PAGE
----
State Attorney General Letitia James has released “the final set of videos, transcripts, and corresponding exhibits” from her recent investigations into sexual misconduct allegations against ex-Gov. Andrew Cuomo.
The materials offer new insight into a reportedly toxic workplace culture under the former governor, who resigned in August as state legislators got ready to impeach and remove him from office. This includes transcripts and videos of testimony from former aides and political allies of Cuomo including his brother Chris, a former CNN host who advised him on responding to allegations.
Some of the biggest names in state politics are on the list of people whose testimonies were released by James Thursday. Newly-released transcripts detail what longtime Cuomo pollster Jefrey Pollock and former Empire State Development Commissioner Howard Zemsky said about their time working with Cuomo. Longtime gubernatorial fixer Larry Schwartz and political consultant Lis Smith are seen in newly released videos that followed the previous release of transcripts only.
Political allies of the fallen governor have called for the release of additional investigation materials for weeks while attacking the credibility of the report she released in early August and some of the women who have accused Cuomo of misconduct. Rita Glavin – an attorney who has received about $900,000 from Cuomo’s campaign account in recent months – continued thouse efforts Thursday afternoon at a 3 p.m. pretaped appearance on WAMC Thursday. “This is what you came up with?” Glavin said of the extensive allegations of sexual harassment in the report released by James. “The governor was run out over people (saying) ‘I don’t like that conduct.’” She added that Cuomo would continue attacks on James’ investigation.
The newly released transcripts for the first time offered an explanation as to Zemsky’s changing story about an interaction between Cuomo and Lindsey Boylan on a plane years ago. Boylan was Zemsky’s chief of staff at the time. Originally, he said he did not recall the former governor ever asking Boylan to play strip poker, but later said he did remember the exchange. Zemsky said he agreed to sign onto a statement from the administration denying the interaction occurred after he received a call from Cuomo’s second-in-command Melissa DeRosa.
Zemsky claimed he legitimately did not remember the incident when signed on, though he added that he experienced a certain degree of pressure to agree on the conference call with DeRosa and others. But a “jarring, threatening” message from Boylan he received – he said it read “I can’t wait to destroy your life, you shit follower” – prompted him to reread her Medium article describing the comment, which jogged his memory. It led him to remember “a very different type of exchange from the one that (he) had been thinking about,” something he perceived as a joke rather than a serious offer to play strip poker.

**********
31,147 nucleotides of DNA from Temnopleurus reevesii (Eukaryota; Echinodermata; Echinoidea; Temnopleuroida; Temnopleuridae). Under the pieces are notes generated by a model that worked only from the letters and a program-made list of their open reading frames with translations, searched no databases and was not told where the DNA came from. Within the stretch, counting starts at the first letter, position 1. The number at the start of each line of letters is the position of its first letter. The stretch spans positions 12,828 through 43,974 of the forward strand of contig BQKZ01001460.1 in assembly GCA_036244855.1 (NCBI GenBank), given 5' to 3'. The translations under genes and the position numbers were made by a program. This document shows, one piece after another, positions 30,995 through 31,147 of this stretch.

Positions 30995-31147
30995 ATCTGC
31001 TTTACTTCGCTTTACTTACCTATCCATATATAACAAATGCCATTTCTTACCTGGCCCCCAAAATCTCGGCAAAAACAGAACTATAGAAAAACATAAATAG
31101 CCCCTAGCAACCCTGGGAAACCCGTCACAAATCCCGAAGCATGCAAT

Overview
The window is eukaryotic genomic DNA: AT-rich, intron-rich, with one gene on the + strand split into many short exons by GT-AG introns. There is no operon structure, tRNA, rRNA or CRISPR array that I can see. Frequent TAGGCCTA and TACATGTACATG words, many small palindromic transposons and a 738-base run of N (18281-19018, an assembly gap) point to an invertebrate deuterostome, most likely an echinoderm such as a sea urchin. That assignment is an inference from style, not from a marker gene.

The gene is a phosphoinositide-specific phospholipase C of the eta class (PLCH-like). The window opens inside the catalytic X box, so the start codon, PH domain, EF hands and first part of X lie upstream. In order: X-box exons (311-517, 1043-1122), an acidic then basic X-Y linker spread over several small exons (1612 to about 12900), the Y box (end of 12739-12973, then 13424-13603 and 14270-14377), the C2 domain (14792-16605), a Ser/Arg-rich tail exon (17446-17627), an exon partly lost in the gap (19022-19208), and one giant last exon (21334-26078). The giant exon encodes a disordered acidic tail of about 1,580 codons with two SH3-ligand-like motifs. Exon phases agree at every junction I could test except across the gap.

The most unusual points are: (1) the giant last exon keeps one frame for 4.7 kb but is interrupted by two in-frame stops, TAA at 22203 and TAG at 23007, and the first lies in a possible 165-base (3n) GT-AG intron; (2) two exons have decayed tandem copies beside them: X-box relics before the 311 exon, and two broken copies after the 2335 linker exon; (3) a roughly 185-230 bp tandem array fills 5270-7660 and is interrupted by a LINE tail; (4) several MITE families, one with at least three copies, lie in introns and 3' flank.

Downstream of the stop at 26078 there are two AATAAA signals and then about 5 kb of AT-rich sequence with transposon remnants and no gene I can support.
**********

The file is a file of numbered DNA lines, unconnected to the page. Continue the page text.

The newly released materials contain additional revelations about Cuomo, who has claimed that much of the alleged sexual harassment was simply a matter of people misunderstanding his sense of humor. “I think because he’s in a position of power he thinks he’s funnier than he is,” Maggie Moran, a lobbyist who managed Cuomo’s 2018 reelection campaign, said in her testimony. Other materials detail how she and other outside advisers helped his administration workshop its response to a growing list of scandals in early 2020. “I politely declined telling people that his old chief of staff saying he was ‘fatherly and he touched me’ was the best way to go,” former Cuomo aide Josh Vlasto said of responding to one request for comment from The Washington Post. Schwartz reportedly said “I don’t recall” 131 times in his own testimony.
The transcripts add to an enormous library of materials detailing alleged wrongdoing by Cuomo during his three terms in office. This includes materials from James’ sexual harassement probe and another damning report by her office on a cover-up of COVID-19 deaths at nursing homes. An investigation by the Assembly also found additional evidence of wrongdoing that includes the use of state resources to help Cuomo land a multimillion dollar book deal. Cuomo has kept a low profile in recent months, granting few interviews to the press, but his political allies continue pushing the idea that he did not do much of anything wrong. This latest document dump, however, gives his critics even more evidence to argue New York is better off without him in office.